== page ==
Destination: New York
Aria Wine Bar
Located in the West Village at the corner of Perry and Hudson streets, Aria is a cozy Italian wine bar perfect for a late afternoon drink and tapas with friends. Patrons sit at communal wooden tables or at the bar noshing on carefully selected charcuterie and delicacies such as calamari stewed in tomatoes, capers and olives and bite-sized lamb chops simply roasted with rosemary.
Hudson Bar & Books
This cigar bar is great for both the winter and summer. On a cold and snowy night, you can get cozy with a glass of red wine and in the summer, there is outdoor seating. They serve an outstanding Dark and Stormy.
Old Town Bar
The Old Town swung open its doors in 1892. Its mahogany counter has been known to draw its share of movie stars, from Tom Cruise and Brad Pitt to Ralph Fiennes and Liam Neeson.
Head to the sun-filled upstairs bar of this cool spot near the New Museum, on the Bowery. The space has tall industrial windows and is presided over by a bartender with a love for mixology and creating custom-made beverages in addition to a delicious drink menu.
Modeled after an 1800’s British Colonial Officers’ club in Burma, Pegu Club’s inventive cocktails earn the respect of multiple generations of New Yorkers who flock to this Soho cocktail bar.
The smoky atmosphere of Pete’s Tavern isn’t the least bit contrived; the restaurant dates back to 1864. Almost from the start, it was a literati hangout. In the early 1900s, O’Henry is said to have scribbled “The Gift of the Magi” at his favorite booth near the front door; some thirty years later, Austrian artist-restaurateur Ludwig Bemelmans penned his beloved children’s book Madeline here. Who knows what future classics current patrons are tapping out on their laptops?
After years of a hotel-guests-only policy, the Sky Terrace at the Hudson Hotel reopened this summer as a rooftop refuge for the general public. The setting, on the fifteenth floor of the Midtown hotel, evokes a secret garden, with blossoming wisteria vines and English ivy adding nature to the wooden deck area. There are couches and lounge chairs sprinkled throughout, as well as some strategically placed hammocks with sweeping views. Come early to scope out the better seating nooks; the Sky Terrace is open from 8am to 11:30pm through the summer, with cocktails being served at the mod solarium bar, decorated with antique mirrors, from noon until 10pm.
The Dead Rabbit
Upon arrival at this three-story Financial District speakeasy that opened in 2013, patrons are welcomed with a mini teacup of the night’s specialty cocktail. If it’s not your, well, cup of tea, there is a long list of 72 curated cocktails from which to choose. Each page is dedicated to a different style of libation, from sours and fizzes to flips, possets, and nogs. Don’t be overwhelmed; the abundance of choices can be narrowed down by the knowledgeable staff, who are more than happy to bring samples before you order. If you’re not in the mood for a bishop (“typically wine or beer of any kind, spice and sugar, served hot or cold”) go for one of the communal punches, served in a china bowl for 4-8 people; it’s impossible not to have fun at a grown-up tea party.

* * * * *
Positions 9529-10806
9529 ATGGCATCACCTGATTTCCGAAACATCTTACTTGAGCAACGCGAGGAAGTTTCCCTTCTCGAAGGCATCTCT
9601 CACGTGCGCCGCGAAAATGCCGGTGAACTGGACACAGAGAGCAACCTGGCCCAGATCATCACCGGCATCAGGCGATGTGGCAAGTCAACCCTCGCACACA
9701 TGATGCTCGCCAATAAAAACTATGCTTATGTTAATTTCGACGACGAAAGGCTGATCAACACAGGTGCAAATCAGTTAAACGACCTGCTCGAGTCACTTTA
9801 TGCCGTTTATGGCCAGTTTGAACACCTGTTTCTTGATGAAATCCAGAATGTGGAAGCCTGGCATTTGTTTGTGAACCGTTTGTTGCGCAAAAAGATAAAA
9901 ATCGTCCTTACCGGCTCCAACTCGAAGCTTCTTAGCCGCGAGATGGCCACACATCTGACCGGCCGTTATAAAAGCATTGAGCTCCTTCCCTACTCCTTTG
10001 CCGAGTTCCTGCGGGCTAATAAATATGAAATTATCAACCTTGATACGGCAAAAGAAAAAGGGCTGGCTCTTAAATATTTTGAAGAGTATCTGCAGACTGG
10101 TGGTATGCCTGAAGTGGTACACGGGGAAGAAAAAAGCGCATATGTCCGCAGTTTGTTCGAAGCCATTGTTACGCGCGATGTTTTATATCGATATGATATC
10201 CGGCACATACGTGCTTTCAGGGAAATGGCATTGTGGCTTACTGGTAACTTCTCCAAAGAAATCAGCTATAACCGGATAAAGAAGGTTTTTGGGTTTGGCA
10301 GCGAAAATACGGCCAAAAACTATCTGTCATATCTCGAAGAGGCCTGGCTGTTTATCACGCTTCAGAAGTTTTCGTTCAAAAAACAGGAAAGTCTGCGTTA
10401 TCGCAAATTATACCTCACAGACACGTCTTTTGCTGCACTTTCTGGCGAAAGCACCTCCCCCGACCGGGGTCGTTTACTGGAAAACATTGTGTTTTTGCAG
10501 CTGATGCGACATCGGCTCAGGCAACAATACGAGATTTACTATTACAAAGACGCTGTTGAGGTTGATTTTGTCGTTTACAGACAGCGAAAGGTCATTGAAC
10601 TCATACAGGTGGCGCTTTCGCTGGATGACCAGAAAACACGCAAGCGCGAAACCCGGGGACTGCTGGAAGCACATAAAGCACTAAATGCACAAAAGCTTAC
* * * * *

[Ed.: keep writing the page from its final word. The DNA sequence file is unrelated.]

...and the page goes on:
I’m not much of a cocktail drinker, so I’ve always loved the otheroom’s interesting list of microbrews and good wines by the glass. During the colder months, the sexy candle-lit interior with exposed brick walls is the perfect place to hole up over a drink. In the summer, the front windows fling open to quaint Perry Street.
The Rose Bar
The Rose Bar, in the Gramercy Park Hotel has weathered the storm, and gone from hot spot du jour to a New York classic. Billowy servers deliver martinis under soaring wood-paneled ceilings, plush sitting areas, contemporary art and a well-curated playlist. Rose Bar is best after work, as it can get packed late-night.
White Horse Tavern
A neighborhood fixture since 1880, the White Horse became an important bohemian watering hole during the beatnik era. Among the regulars: Jane Jacobs, James Baldwin, Norman Mailer and Dylan Thomas. The Welsh poet is reputed to have downed at least twelve whiskeys in one night. Don’t try to top him—he died the next day!
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